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PS-0061 (45)
Lecture

IR 3.24.docx

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Department
Political Science
Course
PS-0061
Professor
Kelly Greenhill
Semester
Spring

Description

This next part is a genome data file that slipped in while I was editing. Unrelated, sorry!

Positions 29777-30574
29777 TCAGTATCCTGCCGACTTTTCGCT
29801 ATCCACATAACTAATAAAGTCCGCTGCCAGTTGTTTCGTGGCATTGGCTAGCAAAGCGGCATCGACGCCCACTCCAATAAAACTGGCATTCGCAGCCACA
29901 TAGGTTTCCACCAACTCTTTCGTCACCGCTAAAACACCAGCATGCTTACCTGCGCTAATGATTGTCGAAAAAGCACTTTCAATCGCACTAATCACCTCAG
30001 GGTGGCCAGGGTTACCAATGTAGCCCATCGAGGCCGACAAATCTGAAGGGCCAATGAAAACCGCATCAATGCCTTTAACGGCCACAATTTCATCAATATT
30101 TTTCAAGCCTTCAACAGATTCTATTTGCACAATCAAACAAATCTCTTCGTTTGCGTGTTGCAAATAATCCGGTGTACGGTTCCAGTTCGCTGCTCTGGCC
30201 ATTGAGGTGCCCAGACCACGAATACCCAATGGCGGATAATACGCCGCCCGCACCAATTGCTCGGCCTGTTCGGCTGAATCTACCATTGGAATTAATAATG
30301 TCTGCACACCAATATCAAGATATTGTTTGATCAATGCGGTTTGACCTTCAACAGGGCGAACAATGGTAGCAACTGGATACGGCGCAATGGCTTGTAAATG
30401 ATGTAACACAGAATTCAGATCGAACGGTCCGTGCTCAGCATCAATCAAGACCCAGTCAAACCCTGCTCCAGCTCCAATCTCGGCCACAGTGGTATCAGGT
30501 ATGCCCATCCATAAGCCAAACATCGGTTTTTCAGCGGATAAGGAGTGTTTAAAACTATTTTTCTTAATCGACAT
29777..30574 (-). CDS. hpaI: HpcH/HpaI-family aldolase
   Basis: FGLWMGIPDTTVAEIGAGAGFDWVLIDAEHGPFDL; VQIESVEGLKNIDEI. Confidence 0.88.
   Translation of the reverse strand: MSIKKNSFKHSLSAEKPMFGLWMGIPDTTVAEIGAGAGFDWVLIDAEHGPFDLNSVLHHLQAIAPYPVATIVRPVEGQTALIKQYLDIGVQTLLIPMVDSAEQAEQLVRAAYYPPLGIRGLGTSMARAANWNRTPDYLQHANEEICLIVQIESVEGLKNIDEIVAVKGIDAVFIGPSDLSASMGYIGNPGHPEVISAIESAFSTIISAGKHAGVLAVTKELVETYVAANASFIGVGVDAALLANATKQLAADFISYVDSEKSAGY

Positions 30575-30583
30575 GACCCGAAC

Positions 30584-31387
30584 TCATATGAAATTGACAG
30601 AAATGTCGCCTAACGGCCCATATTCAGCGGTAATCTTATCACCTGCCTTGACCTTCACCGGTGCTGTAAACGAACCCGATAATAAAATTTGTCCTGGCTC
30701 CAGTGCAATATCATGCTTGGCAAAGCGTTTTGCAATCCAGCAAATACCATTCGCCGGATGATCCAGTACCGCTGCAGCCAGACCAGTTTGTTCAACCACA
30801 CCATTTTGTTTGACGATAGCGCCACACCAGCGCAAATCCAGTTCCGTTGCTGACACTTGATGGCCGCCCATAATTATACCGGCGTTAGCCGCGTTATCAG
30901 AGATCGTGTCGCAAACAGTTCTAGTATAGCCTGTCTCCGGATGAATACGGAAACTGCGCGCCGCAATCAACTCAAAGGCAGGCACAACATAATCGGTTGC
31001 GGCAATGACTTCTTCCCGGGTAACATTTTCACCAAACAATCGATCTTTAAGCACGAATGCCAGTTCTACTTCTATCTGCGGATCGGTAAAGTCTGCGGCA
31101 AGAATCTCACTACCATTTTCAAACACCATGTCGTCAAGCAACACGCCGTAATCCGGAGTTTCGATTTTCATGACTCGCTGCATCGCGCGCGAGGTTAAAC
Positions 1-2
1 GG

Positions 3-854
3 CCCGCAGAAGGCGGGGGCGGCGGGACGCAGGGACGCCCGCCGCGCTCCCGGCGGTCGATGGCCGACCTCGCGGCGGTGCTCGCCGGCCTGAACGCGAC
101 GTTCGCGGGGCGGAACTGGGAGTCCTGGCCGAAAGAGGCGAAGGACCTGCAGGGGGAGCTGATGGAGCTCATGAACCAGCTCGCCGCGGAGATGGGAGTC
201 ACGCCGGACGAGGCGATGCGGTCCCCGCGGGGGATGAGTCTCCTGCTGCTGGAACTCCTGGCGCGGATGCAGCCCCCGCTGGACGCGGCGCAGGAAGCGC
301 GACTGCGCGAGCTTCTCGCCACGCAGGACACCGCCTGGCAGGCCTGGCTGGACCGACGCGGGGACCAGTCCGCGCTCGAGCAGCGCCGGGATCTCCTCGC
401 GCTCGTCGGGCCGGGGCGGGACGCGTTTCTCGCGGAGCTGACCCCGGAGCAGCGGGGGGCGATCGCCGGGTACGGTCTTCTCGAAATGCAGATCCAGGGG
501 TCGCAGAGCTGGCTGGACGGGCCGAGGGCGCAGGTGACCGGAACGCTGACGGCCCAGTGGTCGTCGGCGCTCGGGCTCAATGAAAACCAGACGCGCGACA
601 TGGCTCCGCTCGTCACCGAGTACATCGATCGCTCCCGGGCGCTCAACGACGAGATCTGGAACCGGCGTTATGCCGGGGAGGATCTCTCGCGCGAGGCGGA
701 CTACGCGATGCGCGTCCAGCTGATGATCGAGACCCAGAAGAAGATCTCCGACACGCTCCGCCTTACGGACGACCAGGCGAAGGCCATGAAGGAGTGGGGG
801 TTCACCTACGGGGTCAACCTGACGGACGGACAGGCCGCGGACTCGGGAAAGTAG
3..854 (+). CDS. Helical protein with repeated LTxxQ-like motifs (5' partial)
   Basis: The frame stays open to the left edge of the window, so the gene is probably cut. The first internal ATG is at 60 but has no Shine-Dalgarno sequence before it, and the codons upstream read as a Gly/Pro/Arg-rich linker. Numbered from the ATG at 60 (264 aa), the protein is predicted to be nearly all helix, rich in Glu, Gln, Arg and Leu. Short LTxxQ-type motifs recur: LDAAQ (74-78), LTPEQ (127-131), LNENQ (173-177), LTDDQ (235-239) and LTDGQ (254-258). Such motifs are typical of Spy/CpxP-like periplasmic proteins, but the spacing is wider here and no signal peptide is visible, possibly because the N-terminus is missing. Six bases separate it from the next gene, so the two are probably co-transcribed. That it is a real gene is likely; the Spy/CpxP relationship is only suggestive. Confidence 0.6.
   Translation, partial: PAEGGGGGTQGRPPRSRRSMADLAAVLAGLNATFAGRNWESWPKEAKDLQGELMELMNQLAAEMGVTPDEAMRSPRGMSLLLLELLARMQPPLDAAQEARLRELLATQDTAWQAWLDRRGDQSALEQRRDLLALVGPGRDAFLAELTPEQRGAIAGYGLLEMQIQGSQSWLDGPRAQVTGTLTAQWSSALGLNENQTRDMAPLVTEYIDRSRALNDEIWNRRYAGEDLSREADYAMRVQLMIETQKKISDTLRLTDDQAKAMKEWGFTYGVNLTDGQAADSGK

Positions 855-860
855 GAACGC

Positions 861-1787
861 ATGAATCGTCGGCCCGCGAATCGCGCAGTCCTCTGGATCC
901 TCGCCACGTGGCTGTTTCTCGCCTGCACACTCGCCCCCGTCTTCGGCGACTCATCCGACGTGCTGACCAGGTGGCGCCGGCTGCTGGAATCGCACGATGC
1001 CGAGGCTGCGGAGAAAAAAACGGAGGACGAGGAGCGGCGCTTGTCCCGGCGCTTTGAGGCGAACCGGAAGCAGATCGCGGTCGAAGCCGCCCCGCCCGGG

IR 3.24 Globalization What is international political economy? • Gilpin definition: the reciprocal and dynamic interaction in international relations of the pursuit… • liberalism—economics should determine politics o the purpose of economic activity is to enrich individuals rather than to enhance the power of the state o trade benefits all regardless of the level of imports vs. exports  absolute gains concerns dominate  does not guarantee equal trade—will be losers and winners o all productive activity is valuable; the key is to specialize in activities in which the state (or individuals) possess comparative advantage  the idea being that interdependence allows for greater returns for the same investment; can also have peace inducing effects • Marxism—economics does determine politics o capitalism=private ownership of means of production by capitalists; workers are paid wages by capitalists o value of goods determined by labor used to produce them o wages paid do not compensate workers for the true value of the labor, leading to class conflict, then to revolution and eventually the abolition of capitalism o international system is exploitative as long as dominated by capitalists o system will tend toward imperialism, to benefit the capitalists within states o key relationships between elites in core and periphery (colonies) • mercantilism/realism—politics determine economics o economic strength is a key component of national power o trade is useful in terms of providing markets for exports and building national income, but imports should be discouraged  the idea being that interdependence makes states potentially vulnerable • relative gains concerns therefore dominate o governments should thus play an active role in the economy, encouraging exports and discouraging imports through a variety of means, especially tariffs and subsides th th o dominated great power economic policies from 16 through late 18 centuries Trade • balance of trade is the difference between the monetary value f exports and imports in an economy over a certain period o positive balance of trade=surplus o negative balance of trade=deficit • international trade o basic issue: a tension between desire for material benefits of an open system and pressure to promote/defend state and/or particularist interests o collective action problem(s): how to manage the basic tension and who is going to bear costs of system governance; individually rational behaviors can undermine system stability o liberalism: free trade doctrine holds that national prosperity is advanced by the unfettered exchange of goods and services with other states  achieved by removing restriction on trade  dominant view in post-war period; US served as hegemon o realism: mercantile doctrine holds that national prosperity is advanced by achieving a trade surplus  achieved thru state subsides to exporting industries, and by state restrictions on imports Free Trade • in general, Americans think trade with other countries is good; but when worded differently, opinions will change • economists definitely support free trade • against free trade o tariffs (taxes on imports) and NTBs (non-tariff barriers) o common NTBs: quotas and licenses (set quantitative limits on imports), voluntary export restraints (VERs)(common in 1980s)(exporter agrees to limit shipments), exchange controls (restrict access to foreign money needed to import; keep your exchange rate artificially low), selective treaty adoption, demands for technology or intellectual property rights (IPR), role of non-state actors Arguments for/against Protectionism: #1 Protectionism is necessary for national defense • for: o if something is vital for defense, it should be produced securely within one’s borders  weapons, petroleum o protectionism helps these industries survive • against: o states can obtain critical goods from their allies o state can st
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